Review: The Murderbot Diaries
by Jermuk Dolma
Issue 6: Industry | 357 words
Stupid humans, right? Always coming up with bad ideas and then doing them. You try to just ignore them, but then you start caring. This is the sentiment of Martha Wells’ Murderbot, the first-person narrator in a series of four novellas about a robot gone rogue. The genderless Murderbot was created to be a sentient weapon with the mission of protecting bands of humans as they explore remote planets. Murderbot is supposed to fight and follow human orders, and Murderbot’s fine with the fighting, as long as they don’t have to talk to anyone. So Murderbot hacks their own brain, freeing them from having to follow human orders. But that doesn’t free them their own conscience. “I was having an emotion,” says Murderbot, “and I hate that.” How can you not relate? They just want to watch bad TV and hide in a closet. But the outside world—and Murderbot’s own desire to keep human’s from getting themselves killed—keep getting in the way. So much of the series is about mistakes—why we do something when we know it is a bad idea, what we do after, and how that makes us who we are, whether we like that or not. “You may say, ‘I know I’m not perfect. I’ve made mistakes.’ I am here to tell you that you have made more than you think.” Murderbot remembers your mistakes, and Murderbot has made their own. The four books, All Systems Red, Artificial Condition, Rogue Protocol, and Exit Strategy, work as a four-part series. They move quickly, each takes place right after the other and the overarching story wraps up at the end of the fourth book, although a novel is expected in April 2020. This series is held together by the voice of the narrator, and Murderbot is a delight to listen to. Through the books, Murderbot faces a constant struggle between wanting to do nothing and wanting to do the one thing they’re good at: keeping humans from accidentally killing themselves. “I wanted to put my fist through the nearest corporate logo. Idiotic humans don’t understand how to be safe!” Sound familiar?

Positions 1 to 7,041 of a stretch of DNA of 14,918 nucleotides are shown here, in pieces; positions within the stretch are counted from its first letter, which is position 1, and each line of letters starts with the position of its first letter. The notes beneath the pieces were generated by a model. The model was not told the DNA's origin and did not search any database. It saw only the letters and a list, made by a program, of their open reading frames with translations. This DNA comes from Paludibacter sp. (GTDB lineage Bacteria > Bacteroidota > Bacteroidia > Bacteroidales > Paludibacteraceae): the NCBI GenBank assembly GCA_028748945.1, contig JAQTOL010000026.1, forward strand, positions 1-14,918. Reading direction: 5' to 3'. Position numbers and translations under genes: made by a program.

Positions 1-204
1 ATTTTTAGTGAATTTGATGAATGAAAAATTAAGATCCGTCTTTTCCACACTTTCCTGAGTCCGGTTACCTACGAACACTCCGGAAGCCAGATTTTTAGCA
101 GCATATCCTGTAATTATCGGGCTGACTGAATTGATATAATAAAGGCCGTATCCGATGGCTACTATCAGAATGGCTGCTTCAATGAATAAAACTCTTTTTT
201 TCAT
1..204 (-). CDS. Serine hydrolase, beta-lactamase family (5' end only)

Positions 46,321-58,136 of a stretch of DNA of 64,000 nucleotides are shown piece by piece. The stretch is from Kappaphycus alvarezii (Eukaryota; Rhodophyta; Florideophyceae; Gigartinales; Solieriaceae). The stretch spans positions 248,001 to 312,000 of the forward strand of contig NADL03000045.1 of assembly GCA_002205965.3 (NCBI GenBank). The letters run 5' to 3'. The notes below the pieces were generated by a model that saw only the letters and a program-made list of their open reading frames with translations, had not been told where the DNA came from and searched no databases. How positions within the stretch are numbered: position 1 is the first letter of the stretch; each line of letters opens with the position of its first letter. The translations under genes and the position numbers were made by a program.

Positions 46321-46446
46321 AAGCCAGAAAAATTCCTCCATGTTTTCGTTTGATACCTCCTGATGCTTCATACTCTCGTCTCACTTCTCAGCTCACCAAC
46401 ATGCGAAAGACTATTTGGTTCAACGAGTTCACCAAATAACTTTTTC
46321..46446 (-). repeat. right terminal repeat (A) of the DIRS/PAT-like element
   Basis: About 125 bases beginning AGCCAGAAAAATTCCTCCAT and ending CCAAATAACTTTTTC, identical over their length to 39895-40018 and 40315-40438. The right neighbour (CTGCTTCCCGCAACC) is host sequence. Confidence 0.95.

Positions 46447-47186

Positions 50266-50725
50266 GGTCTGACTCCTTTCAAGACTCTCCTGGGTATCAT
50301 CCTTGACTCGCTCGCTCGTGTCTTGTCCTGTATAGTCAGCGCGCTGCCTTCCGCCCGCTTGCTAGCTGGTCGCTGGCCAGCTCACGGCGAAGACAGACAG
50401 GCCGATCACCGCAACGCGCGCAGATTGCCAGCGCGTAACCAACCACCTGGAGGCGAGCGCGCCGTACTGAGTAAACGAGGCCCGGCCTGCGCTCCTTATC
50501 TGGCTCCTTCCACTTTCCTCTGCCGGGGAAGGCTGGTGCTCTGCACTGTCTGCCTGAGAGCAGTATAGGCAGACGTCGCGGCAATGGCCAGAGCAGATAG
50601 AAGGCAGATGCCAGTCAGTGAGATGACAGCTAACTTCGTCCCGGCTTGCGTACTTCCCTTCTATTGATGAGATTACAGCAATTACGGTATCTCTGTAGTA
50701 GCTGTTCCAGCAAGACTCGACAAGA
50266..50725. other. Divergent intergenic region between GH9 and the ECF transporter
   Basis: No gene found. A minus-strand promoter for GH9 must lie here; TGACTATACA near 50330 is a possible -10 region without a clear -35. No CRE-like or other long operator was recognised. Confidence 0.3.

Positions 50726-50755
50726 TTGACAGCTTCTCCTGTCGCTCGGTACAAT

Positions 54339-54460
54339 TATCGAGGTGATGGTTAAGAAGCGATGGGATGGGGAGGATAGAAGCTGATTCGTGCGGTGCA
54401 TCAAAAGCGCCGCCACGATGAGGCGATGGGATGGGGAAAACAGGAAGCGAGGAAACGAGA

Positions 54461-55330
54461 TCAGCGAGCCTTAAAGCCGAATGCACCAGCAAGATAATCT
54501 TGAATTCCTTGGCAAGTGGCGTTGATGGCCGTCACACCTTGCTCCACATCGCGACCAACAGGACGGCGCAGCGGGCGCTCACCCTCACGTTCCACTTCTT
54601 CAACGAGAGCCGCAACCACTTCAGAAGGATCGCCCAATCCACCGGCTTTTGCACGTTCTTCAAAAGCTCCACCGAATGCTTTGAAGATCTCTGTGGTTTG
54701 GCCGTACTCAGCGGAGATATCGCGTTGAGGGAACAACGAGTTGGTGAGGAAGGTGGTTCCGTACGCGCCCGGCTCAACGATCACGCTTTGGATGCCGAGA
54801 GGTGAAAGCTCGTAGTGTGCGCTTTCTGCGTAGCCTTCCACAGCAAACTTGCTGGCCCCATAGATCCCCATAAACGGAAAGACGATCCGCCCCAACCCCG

Dolma is a graduate from Starfleet Academy and writes music, words for music, words for podcast, and also records and reads a lot of science fiction.